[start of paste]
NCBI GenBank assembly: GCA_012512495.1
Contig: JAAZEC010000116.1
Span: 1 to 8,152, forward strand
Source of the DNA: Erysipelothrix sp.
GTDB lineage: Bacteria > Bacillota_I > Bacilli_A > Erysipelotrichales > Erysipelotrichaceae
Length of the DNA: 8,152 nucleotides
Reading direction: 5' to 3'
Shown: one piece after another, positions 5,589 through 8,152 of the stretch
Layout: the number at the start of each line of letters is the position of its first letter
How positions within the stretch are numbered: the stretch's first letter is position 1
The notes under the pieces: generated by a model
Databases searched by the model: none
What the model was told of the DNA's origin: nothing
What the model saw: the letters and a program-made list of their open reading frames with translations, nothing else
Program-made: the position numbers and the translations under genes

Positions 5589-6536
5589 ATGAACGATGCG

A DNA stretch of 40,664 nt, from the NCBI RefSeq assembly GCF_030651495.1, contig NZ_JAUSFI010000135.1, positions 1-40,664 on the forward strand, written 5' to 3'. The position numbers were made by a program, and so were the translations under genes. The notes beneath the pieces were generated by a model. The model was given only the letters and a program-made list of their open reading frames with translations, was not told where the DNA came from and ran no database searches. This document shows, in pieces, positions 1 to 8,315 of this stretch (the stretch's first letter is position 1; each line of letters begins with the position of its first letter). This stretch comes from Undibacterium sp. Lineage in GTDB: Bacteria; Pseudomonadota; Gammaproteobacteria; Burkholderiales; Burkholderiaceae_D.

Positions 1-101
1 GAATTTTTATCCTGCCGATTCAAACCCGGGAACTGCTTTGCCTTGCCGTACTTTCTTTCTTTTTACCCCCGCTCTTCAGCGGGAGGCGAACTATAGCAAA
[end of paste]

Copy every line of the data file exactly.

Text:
NCBI GenBank assembly: GCA_012512495.1
Contig: JAAZEC010000116.1
Span: 1 to 8,152, forward strand
Source of the DNA: Erysipelothrix sp.
GTDB lineage: Bacteria > Bacillota_I > Bacilli_A > Erysipelotrichales > Erysipelotrichaceae
Length of the DNA: 8,152 nucleotides
Reading direction: 5' to 3'
Shown: one piece after another, positions 5,589 through 8,152 of the stretch
Layout: the number at the start of each line of letters is the position of its first letter
How positions within the stretch are numbered: the stretch's first letter is position 1
The notes under the pieces: generated by a model
Databases searched by the model: none
What the model was told of the DNA's origin: nothing
What the model saw: the letters and a program-made list of their open reading frames with translations, nothing else
Program-made: the position numbers and the translations under genes

Positions 5589-6536
5589 ATGAACGATGCG

A DNA stretch of 40,664 nt, from the NCBI RefSeq assembly GCF_030651495.1, contig NZ_JAUSFI010000135.1, positions 1-40,664 on the forward strand, written 5' to 3'. The position numbers were made by a program, and so were the translations under genes. The notes beneath the pieces were generated by a model. The model was given only the letters and a program-made list of their open reading frames with translations, was not told where the DNA came from and ran no database searches. This document shows, in pieces, positions 1 to 8,315 of this stretch (the stretch's first letter is position 1; each line of letters begins with the position of its first letter). This stretch comes from Undibacterium sp. Lineage in GTDB: Bacteria; Pseudomonadota; Gammaproteobacteria; Burkholderiales; Burkholderiaceae_D.

Positions 1-101
1 GAATTTTTATCCTGCCGATTCAAACCCGGGAACTGCTTTGCCTTGCCGTACTTTCTTTCTTTTTACCCCCGCTCTTCAGCGGGAGGCGAACTATAGCAAA